Those who wish to find an unimpeachable estimate of the telecommuters in the US these days have a problem. For example, my own forecast of the number of US teleworkers (mostly telecommuters) in the US at the end of 2014 says that they will constitute 30% of the workforce (40+ million teleworkers) and account for reducing vehicle travel by 140 billion miles over what would happen without telecommuting. On the other hand, the National Study of Employers run by the Family and Work Institute claims that “today more employers are providing occasional telecommuting (67%) for at least some employees than in 2008 (50%).” On the third hand, Top Management Degrees claims that there will be 3.9 million teleworkers in the US by 2016 — an order of magnitude less than my forecast for 2014.
So which, if any, of these estimates is right? The answer is: it depends.
Continue reading How many telecommuters are there now?
One of the most confusing issues about telecommuting is that of establishing the number of telecommuters that exist in the world or in your own country. Part of this is a result of the varying definitions of telecommuting/teleworking; apparently not everyone in the world uses my definitions. For example, is someone who works at home in addition to working at his/her office the same day a telecommuter? My definition would say “no”. That definition, when used in a survey, would produce a lower number than the more inclusive one that allows us both home and in–office work on the same day. You can find more about my definitions elsewhere on this website.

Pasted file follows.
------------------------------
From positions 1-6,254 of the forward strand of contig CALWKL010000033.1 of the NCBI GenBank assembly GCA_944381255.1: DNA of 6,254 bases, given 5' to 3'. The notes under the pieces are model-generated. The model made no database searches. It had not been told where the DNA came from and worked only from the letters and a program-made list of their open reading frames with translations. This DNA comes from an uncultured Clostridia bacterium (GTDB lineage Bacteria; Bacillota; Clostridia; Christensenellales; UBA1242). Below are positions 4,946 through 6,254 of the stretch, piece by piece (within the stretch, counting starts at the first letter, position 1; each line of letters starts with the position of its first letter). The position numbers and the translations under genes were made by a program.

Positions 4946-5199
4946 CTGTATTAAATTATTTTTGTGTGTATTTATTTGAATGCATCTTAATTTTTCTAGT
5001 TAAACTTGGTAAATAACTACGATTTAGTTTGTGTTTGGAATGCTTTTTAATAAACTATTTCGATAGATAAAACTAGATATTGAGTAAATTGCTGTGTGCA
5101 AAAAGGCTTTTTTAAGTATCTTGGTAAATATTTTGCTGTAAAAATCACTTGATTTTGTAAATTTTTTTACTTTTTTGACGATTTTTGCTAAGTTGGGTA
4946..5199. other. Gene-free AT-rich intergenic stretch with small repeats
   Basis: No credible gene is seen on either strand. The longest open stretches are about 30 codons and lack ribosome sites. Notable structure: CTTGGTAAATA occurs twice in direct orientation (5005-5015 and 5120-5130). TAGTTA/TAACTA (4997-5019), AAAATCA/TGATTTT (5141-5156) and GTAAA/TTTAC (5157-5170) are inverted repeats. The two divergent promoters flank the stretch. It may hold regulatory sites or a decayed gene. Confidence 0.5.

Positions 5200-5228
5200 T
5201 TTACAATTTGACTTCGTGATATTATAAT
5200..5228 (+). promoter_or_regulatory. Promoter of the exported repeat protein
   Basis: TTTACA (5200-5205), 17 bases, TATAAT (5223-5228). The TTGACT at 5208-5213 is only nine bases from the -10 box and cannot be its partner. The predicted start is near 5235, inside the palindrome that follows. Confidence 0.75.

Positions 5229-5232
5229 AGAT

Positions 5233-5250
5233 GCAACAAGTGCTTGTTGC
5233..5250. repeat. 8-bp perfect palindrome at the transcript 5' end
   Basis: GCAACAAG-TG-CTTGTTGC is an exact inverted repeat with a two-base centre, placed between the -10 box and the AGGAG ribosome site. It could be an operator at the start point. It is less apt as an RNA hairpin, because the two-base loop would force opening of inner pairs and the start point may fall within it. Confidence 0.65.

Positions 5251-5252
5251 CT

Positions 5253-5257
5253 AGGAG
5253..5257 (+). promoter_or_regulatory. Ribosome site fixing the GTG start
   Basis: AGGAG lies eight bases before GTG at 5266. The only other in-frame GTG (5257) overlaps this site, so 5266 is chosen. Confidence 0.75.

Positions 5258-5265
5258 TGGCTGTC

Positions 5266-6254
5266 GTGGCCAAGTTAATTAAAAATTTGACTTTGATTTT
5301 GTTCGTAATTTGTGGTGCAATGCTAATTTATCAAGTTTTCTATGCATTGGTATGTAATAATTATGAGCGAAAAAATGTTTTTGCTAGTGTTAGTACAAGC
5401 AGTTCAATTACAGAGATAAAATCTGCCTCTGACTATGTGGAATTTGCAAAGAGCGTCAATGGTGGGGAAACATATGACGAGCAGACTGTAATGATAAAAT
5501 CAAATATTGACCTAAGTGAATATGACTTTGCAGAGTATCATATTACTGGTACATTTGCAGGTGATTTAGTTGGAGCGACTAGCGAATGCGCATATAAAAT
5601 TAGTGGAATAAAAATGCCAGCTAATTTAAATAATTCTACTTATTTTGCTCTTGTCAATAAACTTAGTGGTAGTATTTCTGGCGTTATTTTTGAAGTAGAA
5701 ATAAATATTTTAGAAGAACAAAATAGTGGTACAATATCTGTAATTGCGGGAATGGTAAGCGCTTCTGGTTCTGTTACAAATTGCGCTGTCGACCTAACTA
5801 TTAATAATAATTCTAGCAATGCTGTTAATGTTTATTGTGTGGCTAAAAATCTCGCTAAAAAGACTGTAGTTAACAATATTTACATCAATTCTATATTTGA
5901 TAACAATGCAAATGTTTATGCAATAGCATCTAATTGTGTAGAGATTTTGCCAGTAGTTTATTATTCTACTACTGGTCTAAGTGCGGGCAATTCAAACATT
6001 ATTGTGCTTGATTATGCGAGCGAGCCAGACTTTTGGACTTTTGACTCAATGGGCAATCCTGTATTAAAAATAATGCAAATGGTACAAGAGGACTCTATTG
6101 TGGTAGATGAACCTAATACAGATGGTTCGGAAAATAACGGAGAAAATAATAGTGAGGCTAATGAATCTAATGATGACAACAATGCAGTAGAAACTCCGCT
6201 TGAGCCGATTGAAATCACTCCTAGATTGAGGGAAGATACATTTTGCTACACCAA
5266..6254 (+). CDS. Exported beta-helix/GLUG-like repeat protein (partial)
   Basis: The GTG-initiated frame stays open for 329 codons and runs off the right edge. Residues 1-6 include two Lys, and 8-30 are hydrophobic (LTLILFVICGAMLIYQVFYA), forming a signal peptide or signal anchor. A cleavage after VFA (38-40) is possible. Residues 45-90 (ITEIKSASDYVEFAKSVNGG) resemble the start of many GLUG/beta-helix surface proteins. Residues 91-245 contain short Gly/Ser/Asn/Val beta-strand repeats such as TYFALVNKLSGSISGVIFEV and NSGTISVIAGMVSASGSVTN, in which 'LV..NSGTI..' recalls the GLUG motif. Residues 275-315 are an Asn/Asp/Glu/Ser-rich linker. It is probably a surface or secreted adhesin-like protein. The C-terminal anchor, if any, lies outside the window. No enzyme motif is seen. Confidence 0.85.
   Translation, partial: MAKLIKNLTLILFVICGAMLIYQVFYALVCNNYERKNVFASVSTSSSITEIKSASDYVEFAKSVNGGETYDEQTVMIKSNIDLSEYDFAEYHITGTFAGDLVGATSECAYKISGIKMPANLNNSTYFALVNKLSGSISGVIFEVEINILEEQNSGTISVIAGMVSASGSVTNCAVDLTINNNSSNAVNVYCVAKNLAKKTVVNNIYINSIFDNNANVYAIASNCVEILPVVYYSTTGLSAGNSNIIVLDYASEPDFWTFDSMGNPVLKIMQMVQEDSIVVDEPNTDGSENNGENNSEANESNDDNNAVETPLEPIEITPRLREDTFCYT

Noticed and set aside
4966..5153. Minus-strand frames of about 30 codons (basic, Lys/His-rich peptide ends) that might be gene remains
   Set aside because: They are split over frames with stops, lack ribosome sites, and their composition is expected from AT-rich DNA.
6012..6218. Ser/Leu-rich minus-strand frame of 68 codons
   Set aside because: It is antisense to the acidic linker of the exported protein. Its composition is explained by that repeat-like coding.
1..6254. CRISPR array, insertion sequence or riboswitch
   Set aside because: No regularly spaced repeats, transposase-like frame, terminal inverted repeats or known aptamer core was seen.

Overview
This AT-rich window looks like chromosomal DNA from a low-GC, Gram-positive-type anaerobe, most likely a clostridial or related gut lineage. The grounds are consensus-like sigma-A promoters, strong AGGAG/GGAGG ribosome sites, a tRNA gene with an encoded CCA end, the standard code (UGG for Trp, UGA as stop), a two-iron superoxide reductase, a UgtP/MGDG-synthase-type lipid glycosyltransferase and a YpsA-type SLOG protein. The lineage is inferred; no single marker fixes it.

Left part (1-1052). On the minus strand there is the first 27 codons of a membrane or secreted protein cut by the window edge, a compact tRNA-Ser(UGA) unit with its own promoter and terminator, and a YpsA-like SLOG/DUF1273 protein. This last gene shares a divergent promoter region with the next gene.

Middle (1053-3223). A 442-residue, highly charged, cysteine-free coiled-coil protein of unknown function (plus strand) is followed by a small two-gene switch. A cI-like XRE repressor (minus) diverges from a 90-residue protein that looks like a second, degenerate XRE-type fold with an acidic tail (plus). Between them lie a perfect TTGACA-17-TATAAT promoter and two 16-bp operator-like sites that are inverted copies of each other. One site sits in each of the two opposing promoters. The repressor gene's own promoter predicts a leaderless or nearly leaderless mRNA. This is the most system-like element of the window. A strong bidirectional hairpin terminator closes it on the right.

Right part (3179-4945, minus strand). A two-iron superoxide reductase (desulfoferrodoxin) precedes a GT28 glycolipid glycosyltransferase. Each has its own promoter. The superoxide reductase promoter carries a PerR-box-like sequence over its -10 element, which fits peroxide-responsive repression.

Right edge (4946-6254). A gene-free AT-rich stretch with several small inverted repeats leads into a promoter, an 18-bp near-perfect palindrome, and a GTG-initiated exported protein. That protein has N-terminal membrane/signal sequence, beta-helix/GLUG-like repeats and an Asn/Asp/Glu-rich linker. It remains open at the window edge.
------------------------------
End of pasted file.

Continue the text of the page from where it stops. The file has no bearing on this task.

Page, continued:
With reservations like this in mind you might want to investigate three new surveys of telecommuters. Continue reading Counting telecommuters
Ever since the early-1970s, when I coined the words, people have been asking me what telecommuting and/or telework mean. I’ve given some structured definitions on the JALA website but those are often not seen by visitors or may still be unclear. So here’s another attempt at clarifying the terms, plus a little background on their origin.